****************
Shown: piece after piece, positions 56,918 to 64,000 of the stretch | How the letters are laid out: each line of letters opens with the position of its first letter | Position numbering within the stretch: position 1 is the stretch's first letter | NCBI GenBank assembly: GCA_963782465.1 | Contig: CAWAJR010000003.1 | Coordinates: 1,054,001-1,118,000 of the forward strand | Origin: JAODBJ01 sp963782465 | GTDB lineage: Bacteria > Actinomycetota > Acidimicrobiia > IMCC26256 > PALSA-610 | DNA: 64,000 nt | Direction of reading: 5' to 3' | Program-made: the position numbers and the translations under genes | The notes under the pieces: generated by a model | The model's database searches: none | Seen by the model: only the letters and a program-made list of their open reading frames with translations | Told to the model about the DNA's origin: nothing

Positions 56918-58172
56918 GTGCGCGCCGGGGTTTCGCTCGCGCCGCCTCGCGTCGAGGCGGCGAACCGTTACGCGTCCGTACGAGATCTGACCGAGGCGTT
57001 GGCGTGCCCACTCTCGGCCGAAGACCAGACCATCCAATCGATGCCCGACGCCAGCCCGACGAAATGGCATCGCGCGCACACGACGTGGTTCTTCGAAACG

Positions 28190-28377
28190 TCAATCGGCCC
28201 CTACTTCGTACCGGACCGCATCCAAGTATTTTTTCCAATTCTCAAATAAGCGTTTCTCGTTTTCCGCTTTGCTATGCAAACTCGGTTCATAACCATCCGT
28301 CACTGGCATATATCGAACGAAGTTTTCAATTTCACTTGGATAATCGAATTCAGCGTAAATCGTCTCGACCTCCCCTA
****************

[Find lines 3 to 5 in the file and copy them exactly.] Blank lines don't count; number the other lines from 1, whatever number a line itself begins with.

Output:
56918 GTGCGCGCCGGGGTTTCGCTCGCGCCGCCTCGCGTCGAGGCGGCGAACCGTTACGCGTCCGTACGAGATCTGACCGAGGCGTT
57001 GGCGTGCCCACTCTCGGCCGAAGACCAGACCATCCAATCGATGCCCGACGCCAGCCCGACGAAATGGCATCGCGCGCACACGACGTGGTTCTTCGAAACG

Positions 28190-28377